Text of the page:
Steel of a Deal: BMW Looking at Sourcing More Carbonized Iron From U.S.

Matt Posky
by Matt Posky

As nations continue plotting how to best stab each other in the back in the wake the United States’ decision to impose steeper tariffs on aluminum and steel, manufacturers have to find a way to roll with the punches. Domestic BMW dealers have begun crapping their designer britches over fears that 3 Series models will suddenly host MSRPs in excess of $60,000 if the Trump administration follows through with a threat to impose high import duties on cars.

While we don’t know if the 25 percent import tariff on cars will come to pass, we do know the very real steel tariffs will shrink the profit margin of many vehicles. However, BMW is one of the first automakers we’ve heard discussing the purchase of more U.S. steel to mitigate costs.

On Friday, the automaker announced it was seriously considering boosting the amount of locally sourced steel for its U.S. factory.

BMW’s plant in Spartanburg, South Carolina, is the automaker’s largest in terms of production volume. It currently sources more than 70 percent of its steel from within the United States.

“We have a target to increase the U.S. percentage, which is dependent on the availability of appropriate specification and quality,” the automaker said in a statement.

The facility is currently responsible of the brand’s popular SUV models, which includes the X3, X4, X5, X6, and X7. As a result, the plant was the largest vehicle exporter by value from the United States in 2017.

[Source: Reuters] [Image: BMW]

Matt Posky
Matt Posky

A staunch consumer advocate tracking industry trends and regulation. Before joining TTAC, Matt spent a decade working for marketing and research firms based in NYC. Clients included several of the world’s largest automakers, global tire brands, and aftermarket part suppliers. Dissatisfied with the corporate world and resentful of having to wear suits everyday, he pivoted to writing about cars. Since then, that man has become an ardent supporter of the right-to-repair movement, been interviewed on the auto industry by national radio broadcasts, driven more rental cars than anyone ever should, participated in amateur rallying events, and received the requisite minimum training as sanctioned by the SCCA. Handy with a wrench, Matt grew up surrounded by Detroit auto workers and managed to get a pizza delivery job before he was legally eligible. He later found himself driving box trucks through Manhattan, guaranteeing future sympathy for actual truckers. He continues to conduct research pertaining to the automotive sector as an independent contractor and has since moved back to his native Michigan, closer to where the cars are born. A contrarian, Matt claims to prefer understeer — stating that front and all-wheel drive vehicles cater best to his driving style.

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  • Big Al from Oz Big Al from Oz on Jun 02, 2018

    Matt, I can appreciate and respect your far right views. But please don't publish complete trash, or as your Mesiah, Trump would say "fake news". Now, what countries are stabbing each other in the back? If you bothered to research you would see how nations, ie, Germany, Mexico, Canada, even the EU are formulating (collaborating) a plan of attack. How does this equate to back stabbing? Please, with what journalistic integrity you have understand the concept of sincerity in what you produce. To the TTAC Editor. WTF do you edit?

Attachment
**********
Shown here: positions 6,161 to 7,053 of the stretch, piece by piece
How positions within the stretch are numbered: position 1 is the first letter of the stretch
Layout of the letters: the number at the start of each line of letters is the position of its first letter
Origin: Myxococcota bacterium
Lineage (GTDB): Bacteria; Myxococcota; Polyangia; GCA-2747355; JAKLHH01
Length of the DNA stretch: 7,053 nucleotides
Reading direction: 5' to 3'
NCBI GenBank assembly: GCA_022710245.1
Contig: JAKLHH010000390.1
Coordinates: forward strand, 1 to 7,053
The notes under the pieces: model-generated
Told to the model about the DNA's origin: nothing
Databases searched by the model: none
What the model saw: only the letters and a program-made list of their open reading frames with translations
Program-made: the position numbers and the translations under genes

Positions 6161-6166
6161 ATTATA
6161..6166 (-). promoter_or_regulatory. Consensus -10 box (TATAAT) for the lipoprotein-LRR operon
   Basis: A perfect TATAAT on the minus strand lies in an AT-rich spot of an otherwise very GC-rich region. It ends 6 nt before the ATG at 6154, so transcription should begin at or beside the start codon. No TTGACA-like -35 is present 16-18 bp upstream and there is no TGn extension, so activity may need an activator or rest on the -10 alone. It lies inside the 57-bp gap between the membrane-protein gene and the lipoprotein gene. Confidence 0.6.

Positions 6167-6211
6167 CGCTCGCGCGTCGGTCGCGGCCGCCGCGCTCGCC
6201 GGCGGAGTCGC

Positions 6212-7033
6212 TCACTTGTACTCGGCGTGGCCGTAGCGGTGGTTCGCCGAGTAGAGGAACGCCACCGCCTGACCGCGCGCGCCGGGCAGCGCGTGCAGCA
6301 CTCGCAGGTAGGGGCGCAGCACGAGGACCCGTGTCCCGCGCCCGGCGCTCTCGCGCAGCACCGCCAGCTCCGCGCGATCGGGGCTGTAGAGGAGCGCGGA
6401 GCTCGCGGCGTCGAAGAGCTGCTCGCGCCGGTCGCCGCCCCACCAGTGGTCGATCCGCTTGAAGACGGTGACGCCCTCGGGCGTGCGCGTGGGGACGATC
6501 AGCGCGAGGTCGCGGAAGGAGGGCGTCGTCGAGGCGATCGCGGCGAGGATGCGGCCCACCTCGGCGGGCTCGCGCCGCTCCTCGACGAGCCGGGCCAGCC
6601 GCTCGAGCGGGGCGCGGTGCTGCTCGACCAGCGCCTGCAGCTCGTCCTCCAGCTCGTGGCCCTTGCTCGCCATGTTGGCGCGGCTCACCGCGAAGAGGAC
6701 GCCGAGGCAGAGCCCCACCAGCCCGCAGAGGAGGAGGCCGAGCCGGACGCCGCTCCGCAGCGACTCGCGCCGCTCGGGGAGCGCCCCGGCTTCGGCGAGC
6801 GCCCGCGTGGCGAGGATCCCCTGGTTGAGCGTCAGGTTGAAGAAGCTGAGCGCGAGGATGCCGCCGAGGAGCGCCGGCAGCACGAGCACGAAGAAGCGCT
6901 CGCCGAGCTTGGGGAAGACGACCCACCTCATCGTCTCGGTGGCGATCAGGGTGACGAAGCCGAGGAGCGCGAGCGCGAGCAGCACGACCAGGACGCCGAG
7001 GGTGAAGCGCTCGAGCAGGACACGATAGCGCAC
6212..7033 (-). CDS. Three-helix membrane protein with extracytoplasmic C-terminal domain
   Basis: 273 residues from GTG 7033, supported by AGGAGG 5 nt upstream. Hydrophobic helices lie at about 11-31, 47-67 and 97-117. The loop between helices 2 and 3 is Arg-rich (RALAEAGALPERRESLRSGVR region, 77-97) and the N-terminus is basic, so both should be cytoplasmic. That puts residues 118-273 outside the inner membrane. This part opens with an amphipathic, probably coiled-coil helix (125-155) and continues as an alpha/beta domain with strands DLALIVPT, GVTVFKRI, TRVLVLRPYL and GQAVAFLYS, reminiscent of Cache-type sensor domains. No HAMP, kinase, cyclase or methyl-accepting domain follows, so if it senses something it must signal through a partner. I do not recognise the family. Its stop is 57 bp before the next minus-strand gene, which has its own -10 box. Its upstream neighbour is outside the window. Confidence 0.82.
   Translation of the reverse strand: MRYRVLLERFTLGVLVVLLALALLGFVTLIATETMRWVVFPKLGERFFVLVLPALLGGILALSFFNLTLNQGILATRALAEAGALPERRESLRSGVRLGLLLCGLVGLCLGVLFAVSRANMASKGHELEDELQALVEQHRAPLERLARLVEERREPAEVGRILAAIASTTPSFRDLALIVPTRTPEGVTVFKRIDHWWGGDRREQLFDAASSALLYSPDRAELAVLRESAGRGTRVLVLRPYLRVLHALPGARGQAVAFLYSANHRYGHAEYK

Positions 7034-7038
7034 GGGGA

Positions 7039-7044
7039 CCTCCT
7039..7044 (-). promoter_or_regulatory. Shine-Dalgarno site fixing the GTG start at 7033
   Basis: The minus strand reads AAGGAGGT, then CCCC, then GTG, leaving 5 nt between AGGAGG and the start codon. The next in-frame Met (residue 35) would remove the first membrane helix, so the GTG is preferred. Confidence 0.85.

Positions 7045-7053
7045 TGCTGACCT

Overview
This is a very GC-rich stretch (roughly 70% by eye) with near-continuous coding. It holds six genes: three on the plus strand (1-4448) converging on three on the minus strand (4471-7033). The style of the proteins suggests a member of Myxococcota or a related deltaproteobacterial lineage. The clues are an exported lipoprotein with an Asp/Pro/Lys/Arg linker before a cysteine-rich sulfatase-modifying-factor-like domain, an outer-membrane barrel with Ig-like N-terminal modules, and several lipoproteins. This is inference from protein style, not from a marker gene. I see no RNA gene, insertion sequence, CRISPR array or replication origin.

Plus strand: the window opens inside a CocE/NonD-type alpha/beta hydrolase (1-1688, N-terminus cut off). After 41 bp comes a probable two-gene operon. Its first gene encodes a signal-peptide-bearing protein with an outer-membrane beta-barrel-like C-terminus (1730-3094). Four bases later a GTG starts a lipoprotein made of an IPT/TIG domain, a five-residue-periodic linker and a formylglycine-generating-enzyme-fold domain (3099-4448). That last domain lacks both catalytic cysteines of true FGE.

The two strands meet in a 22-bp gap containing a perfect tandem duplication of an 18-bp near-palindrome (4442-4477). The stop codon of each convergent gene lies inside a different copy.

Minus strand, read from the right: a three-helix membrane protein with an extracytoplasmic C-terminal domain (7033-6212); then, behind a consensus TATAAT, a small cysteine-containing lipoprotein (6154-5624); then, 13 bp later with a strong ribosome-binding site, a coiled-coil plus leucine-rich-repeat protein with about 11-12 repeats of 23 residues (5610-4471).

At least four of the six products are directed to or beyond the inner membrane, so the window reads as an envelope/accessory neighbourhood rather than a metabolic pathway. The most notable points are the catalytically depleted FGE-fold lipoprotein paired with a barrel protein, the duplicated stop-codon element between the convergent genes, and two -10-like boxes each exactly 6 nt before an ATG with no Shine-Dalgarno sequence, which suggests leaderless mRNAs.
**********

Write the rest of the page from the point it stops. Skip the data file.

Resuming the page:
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    • Big Al from Oz Big Al from Oz on Jun 06, 2018

      Volvo, Thanks for the comment. I'm of the belief the US still has much potential. But I also believe the US is at a tipping point. I don't believe that the current President is taking the US down the correct path in maintaining maximum US influence. You pointed out why you don't understand some of the previous nagative sentiment towards the US. Well the US contrary to many views profited extensively from it's previous dominance. Some around the World percieved this as US abuse. Fortunately enough saw this and became more like the US. Now many of the countries that wanted the life of the US are competing, like the US. This is now a percieved fear issue in the US. The US is becoming more reliant on others and not the other way round. Control is what its about. But Trump needs to understand collaboration and consensus. This is how the rest of the World has been operating for decades. The US needs to have trust in its friends and Allies. Trump is divisive and is polarising the US and the World.

  • Cdotson Cdotson on Jun 02, 2018

    The headline is fake news. No such thing as carbonized iron. Elemental iron does not exist in nature; iron ore must be DE-carbonized to make steel.

  • Voyager Voyager on Jun 03, 2018

    Foreign car brands will be inclined to move (even) more production capacity to the U.S. Which is good! Then again, Trump should ask himself why Mercedes (that he hates so much) has become such a coveted premium brand. A quality product despite the fact that its cars are already more expensive without even taxing higher import tariffs? Superb marketing? Mercedes is sponsoring events like the NY Fashion Show and the U.S. Open... Cheapskate Cadillac thought that moving its HQ from Detroit to NY would cause a fresh breeze of change. Go figure.

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    • Ect Ect on Jun 04, 2018

      voyager, a tariff on steel will reduce auto production in the US, not increase it. The tariff raises the price of steel and aluminum, which carmakers use a lot of. The tariff on imported vehicles is not affected, so foreign-made cars get a price advantage in the US. Brilliant strategy - NOT!

  • Sub-600 Sub-600 on Jun 05, 2018

    “From each, according to my needs” - Bernie Sanders, “Mein Kapital”